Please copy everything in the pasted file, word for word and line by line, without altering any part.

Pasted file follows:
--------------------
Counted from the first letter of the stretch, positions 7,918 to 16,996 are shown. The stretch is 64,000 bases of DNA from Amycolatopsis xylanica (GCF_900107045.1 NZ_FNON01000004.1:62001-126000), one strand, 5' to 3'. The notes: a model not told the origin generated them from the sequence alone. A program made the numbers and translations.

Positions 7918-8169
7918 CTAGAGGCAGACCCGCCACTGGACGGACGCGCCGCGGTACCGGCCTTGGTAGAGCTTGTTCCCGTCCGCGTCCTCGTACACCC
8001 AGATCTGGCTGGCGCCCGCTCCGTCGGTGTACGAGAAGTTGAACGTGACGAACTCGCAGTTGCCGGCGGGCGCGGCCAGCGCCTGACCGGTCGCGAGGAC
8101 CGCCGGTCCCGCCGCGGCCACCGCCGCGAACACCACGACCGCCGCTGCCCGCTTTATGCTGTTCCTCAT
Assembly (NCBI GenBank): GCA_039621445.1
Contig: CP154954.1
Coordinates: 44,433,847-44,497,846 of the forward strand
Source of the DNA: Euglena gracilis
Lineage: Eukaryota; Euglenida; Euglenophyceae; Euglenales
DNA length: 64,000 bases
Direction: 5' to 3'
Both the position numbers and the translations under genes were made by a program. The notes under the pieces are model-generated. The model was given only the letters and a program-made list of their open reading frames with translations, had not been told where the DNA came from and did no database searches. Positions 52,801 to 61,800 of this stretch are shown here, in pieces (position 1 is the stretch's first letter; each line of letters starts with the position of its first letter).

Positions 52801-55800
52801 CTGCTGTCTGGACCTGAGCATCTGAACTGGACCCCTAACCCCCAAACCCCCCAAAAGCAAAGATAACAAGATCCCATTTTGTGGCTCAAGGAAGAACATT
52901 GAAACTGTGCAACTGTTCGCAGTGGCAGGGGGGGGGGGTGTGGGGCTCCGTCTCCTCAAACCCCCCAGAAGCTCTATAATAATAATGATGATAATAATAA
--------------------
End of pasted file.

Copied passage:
Counted from the first letter of the stretch, positions 7,918 to 16,996 are shown. The stretch is 64,000 bases of DNA from Amycolatopsis xylanica (GCF_900107045.1 NZ_FNON01000004.1:62001-126000), one strand, 5' to 3'. The notes: a model not told the origin generated them from the sequence alone. A program made the numbers and translations.

Positions 7918-8169
7918 CTAGAGGCAGACCCGCCACTGGACGGACGCGCCGCGGTACCGGCCTTGGTAGAGCTTGTTCCCGTCCGCGTCCTCGTACACCC
8001 AGATCTGGCTGGCGCCCGCTCCGTCGGTGTACGAGAAGTTGAACGTGACGAACTCGCAGTTGCCGGCGGGCGCGGCCAGCGCCTGACCGGTCGCGAGGAC
8101 CGCCGGTCCCGCCGCGGCCACCGCCGCGAACACCACGACCGCCGCTGCCCGCTTTATGCTGTTCCTCAT
Assembly (NCBI GenBank): GCA_039621445.1
Contig: CP154954.1
Coordinates: 44,433,847-44,497,846 of the forward strand
Source of the DNA: Euglena gracilis
Lineage: Eukaryota; Euglenida; Euglenophyceae; Euglenales
DNA length: 64,000 bases
Direction: 5' to 3'
Both the position numbers and the translations under genes were made by a program. The notes under the pieces are model-generated. The model was given only the letters and a program-made list of their open reading frames with translations, had not been told where the DNA came from and did no database searches. Positions 52,801 to 61,800 of this stretch are shown here, in pieces (position 1 is the stretch's first letter; each line of letters starts with the position of its first letter).

Positions 52801-55800
52801 CTGCTGTCTGGACCTGAGCATCTGAACTGGACCCCTAACCCCCAAACCCCCCAAAAGCAAAGATAACAAGATCCCATTTTGTGGCTCAAGGAAGAACATT
52901 GAAACTGTGCAACTGTTCGCAGTGGCAGGGGGGGGGGGTGTGGGGCTCCGTCTCCTCAAACCCCCCAGAAGCTCTATAATAATAATGATGATAATAATAA